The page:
She warned the judge that Crosby intended to use Friday’s meeting as “some kind of skirmish between the secretary of state and the election naysayers he’s putting on the agenda.” It indicates that you are concerned about the equipment used.
Such concerns “do not constitute a reason for delaying the investigation,” the judge said when he ordered the board to convene on Thursday. It found that it “explicitly requires” the county to prove results by the 28th.
Crosby was not present when the board met later Thursday to comply with the judge’s order. He said in an email that he did not attend “on the advice of the board’s attorneys,” but did not answer other questions. I am not ashamed of myself.”
She said she felt compelled to vote to approve the results “because of the court’s ruling and because of the circumstances that are occurring in my own health and in our lives.”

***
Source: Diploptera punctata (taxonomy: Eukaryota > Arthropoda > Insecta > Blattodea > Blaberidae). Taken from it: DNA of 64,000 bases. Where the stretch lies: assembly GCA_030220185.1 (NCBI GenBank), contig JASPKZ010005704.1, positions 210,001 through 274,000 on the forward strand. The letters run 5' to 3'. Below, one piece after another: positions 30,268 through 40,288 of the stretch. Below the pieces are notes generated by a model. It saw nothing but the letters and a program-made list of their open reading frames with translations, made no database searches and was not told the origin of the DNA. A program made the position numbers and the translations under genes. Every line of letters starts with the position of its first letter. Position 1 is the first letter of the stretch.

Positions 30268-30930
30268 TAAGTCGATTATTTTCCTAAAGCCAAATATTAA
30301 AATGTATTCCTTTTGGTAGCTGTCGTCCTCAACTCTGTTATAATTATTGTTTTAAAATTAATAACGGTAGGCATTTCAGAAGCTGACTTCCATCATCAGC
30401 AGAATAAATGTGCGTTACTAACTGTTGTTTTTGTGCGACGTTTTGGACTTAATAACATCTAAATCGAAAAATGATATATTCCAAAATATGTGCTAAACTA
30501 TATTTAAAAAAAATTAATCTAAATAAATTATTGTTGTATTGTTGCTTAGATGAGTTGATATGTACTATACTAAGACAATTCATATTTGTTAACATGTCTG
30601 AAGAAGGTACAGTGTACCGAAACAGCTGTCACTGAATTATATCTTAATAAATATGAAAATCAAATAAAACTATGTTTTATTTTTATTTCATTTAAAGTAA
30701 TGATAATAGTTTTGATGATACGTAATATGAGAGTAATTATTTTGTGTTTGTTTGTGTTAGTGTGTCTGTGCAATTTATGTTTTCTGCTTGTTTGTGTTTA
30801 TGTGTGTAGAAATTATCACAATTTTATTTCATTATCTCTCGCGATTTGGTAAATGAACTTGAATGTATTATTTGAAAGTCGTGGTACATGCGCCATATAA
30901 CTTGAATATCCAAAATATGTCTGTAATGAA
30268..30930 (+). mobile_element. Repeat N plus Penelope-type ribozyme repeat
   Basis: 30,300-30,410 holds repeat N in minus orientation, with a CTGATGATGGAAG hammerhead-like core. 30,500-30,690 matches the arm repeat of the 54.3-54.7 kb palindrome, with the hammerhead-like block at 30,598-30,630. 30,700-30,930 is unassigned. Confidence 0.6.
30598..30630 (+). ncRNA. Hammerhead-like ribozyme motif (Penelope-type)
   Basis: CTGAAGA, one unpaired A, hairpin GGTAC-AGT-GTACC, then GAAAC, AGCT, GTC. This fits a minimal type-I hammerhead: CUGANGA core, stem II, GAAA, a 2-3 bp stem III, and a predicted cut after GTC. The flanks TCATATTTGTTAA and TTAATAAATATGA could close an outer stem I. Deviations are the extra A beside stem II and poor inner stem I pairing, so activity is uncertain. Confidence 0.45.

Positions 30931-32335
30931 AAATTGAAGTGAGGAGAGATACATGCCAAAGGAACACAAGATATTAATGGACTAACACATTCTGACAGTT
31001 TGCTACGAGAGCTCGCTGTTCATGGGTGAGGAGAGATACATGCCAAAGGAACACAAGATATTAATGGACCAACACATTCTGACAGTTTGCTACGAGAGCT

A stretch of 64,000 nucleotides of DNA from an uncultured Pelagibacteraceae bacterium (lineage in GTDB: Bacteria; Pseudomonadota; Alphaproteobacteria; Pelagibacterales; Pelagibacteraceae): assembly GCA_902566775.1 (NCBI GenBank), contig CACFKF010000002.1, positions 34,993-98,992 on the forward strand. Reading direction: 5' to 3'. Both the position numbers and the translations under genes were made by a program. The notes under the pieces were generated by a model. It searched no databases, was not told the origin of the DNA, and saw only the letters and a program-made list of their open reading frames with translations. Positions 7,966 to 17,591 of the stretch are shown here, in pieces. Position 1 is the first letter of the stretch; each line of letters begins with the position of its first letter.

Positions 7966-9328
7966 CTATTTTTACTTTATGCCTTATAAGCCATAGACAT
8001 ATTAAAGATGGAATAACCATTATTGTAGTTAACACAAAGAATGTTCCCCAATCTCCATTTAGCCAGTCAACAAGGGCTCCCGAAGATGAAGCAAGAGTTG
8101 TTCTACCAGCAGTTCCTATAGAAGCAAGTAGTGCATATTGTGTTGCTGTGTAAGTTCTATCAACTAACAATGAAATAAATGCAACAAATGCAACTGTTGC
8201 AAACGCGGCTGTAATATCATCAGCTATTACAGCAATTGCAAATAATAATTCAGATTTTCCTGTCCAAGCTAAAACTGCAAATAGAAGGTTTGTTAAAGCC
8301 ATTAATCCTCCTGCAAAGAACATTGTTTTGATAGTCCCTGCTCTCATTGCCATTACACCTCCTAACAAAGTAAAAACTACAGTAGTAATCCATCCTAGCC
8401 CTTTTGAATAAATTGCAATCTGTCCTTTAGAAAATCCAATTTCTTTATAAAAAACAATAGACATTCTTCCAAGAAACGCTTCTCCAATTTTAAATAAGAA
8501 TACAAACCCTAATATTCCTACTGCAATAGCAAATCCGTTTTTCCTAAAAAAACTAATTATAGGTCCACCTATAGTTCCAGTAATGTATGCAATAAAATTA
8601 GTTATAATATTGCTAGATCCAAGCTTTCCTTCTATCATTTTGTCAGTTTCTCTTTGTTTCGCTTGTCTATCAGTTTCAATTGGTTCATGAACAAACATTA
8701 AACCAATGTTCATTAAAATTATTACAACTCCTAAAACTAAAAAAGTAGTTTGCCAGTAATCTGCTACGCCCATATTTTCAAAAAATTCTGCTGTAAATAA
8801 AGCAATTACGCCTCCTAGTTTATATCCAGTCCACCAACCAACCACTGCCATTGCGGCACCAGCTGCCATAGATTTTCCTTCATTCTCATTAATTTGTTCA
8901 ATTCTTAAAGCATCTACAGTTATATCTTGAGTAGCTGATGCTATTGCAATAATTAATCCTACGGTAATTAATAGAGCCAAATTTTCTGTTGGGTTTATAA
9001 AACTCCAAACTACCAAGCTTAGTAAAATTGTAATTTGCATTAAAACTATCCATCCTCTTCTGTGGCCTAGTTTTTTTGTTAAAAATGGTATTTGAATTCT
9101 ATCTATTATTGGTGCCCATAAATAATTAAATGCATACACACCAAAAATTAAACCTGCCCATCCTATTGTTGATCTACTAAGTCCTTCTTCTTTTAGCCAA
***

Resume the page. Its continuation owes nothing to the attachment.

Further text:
However, she added, “I don’t like being threatened.”
Behind the scenes, the secretary of state issued a blunt warning to at least one other county about the consequences of refusing certification, according to emails released through a public records request.
As Republican-dominated Mojave County officials met Monday to obtain certification, Oversight Board Chairman Ron Gould said: with a felony. “
Communications from state election officials shed light on what he meant.
State election administrator Cori Rorick wrote in an email to the Board of Supervisors earlier in the day: prove criminal execution. “
Ruby Cramer contributed to this report.